Acclaimed short film director Jacques Maillot’s feature bow, “Our Happy Lives,” calls to mind TV ensemble dramas like “thirtysomething” retooled with a verite-style, distinctly French aesthetic. Sustained and perversely compelling on one hand but overblown and superficial on the other, this web of interwoven events from the lives of six acquaintances becomes a voyeuristic marathon as it maneuvers its characters through an often painful series of changes. Commercial prospects for this arthouse soap will be severely curtailed by its excessive length.
The French seem to be forever making these intimate dramas that jam the emotions of their characters under a microscope and stack up seemingly arbitrary problems and obstacles to happiness in their path. But they rarely do them on this scale — pic runs close to two and a half hours. Like many such exercises, this one is often well observed and not uninvolving — especially in the early stages — as it explores the moments of joy and, more frequently, the cruelty and contradictions of life and the messy connections people make.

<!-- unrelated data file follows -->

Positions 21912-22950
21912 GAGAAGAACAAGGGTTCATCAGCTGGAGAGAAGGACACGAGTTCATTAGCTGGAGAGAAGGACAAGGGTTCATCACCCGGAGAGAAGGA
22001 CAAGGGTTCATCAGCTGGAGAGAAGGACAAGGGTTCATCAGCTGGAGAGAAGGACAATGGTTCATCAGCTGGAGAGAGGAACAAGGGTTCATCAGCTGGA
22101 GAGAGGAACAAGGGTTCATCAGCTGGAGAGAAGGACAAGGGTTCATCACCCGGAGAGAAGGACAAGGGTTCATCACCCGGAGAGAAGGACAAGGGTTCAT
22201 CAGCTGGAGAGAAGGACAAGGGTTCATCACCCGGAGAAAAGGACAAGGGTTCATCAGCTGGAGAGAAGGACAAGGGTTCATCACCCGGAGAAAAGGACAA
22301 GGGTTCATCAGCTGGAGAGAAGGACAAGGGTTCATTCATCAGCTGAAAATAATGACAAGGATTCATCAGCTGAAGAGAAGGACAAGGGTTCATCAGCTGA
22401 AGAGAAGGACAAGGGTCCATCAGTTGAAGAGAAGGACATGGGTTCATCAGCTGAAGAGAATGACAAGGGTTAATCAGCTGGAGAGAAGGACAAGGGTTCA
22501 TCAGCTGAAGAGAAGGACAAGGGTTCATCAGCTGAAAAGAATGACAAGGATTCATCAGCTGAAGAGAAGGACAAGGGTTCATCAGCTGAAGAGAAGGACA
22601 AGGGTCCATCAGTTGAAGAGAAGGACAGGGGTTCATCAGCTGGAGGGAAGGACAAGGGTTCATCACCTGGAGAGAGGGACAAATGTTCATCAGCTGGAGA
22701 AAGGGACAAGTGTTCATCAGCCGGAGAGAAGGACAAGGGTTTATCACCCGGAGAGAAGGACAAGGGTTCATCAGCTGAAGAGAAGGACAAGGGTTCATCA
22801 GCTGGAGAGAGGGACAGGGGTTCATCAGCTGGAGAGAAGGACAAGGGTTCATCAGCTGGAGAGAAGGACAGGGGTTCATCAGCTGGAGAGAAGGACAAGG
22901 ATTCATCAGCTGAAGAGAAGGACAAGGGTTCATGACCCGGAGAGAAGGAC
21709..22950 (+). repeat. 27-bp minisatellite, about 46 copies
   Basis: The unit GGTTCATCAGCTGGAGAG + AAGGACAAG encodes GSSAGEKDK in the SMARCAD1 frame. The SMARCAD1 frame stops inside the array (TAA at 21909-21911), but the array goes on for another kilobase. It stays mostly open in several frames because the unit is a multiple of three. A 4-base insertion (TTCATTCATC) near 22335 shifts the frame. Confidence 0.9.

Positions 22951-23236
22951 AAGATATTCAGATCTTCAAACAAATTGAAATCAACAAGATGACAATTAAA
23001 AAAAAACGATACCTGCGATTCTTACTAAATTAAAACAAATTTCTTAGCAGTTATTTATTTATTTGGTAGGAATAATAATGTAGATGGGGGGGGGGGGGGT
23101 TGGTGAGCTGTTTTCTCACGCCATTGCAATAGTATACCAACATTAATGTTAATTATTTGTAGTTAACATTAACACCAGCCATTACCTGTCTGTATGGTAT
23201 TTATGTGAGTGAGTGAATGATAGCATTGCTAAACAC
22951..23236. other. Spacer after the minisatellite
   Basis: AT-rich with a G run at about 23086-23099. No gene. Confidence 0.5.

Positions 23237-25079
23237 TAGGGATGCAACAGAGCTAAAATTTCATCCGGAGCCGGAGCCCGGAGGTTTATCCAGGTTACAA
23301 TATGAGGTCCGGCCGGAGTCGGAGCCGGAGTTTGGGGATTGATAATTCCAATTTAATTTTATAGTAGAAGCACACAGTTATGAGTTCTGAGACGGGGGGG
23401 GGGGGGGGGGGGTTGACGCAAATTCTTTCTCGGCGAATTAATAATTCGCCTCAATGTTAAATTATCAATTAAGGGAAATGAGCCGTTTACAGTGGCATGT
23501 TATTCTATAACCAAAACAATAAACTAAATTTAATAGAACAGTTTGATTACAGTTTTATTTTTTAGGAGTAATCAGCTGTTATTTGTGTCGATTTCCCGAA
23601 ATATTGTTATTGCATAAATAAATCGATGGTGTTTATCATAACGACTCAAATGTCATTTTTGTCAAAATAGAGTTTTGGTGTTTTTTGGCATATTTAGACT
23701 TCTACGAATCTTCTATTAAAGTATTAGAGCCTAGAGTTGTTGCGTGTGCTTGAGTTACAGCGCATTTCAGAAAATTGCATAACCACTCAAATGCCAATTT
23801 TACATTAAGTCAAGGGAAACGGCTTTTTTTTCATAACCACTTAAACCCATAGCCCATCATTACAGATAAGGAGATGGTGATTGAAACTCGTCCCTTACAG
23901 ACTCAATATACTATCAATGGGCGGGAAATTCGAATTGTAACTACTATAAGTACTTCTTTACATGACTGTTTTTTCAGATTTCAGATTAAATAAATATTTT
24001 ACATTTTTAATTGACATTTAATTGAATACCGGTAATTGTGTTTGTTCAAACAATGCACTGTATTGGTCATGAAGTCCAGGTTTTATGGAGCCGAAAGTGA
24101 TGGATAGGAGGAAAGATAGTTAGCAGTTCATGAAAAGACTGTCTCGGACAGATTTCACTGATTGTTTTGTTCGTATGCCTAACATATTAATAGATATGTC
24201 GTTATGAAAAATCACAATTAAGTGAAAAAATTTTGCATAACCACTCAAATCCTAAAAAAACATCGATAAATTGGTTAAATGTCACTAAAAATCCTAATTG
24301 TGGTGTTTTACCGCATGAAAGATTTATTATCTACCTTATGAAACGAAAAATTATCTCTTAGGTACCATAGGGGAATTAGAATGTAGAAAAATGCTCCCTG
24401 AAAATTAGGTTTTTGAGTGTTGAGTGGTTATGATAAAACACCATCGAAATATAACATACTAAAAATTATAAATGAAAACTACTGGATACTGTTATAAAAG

The six central characters in turn introduce several more peripheral figures, making for a sprawling ensemble. Principal stories being tracked include the initially problematic romance between Julie (Marie Payen), recovering from a suicide attempt after a broken relationship, and Ali (Sami Bouajila), a Moroccan with immigration problems. Ali washes dishes in a restaurant where the chef, Lucas (Jean-Michel Portal), sees his marriage break up abruptly, leaving him to grapple with and eventually accept his sexual identity.
Cecile (Cecile Richard) is a bored wild child given to rash behavior and obsessively photographing her friends, while Emilie (Camille Japy) is trying to emerge from a dead relationship with Antoine (Alain Beigel), who continues to feel a lingering affection for her. The least defined of the main characters is Jean-Paul (Eric Bonicatto), who devotes his time to Catholic help organizations. The principals are all brought together at an exhibition of Cecile’s photographs.
Maillot and co-writer Eric Veniard are more interested in touching on nuances of contemporary emotional life than in uncovering any momentous truths. Consequently the film fails to achieve much depth. Main conclusion here, if there is one, is that the cogs in life never turn smoothly, but despite the knocks, faith, hope and trust are qualities worth holding on to.
The often amusing film’s unfussy dialogue feels refreshingly underscripted, an approach echoed in the natural work of the accomplished cast. Andrea Sedlackova’s editing is seamlessly fluid, keeping track of the many characters and loosely interconnected plot strands, and lenser Luc Pages’ sharp camerawork is limber and unconstrained.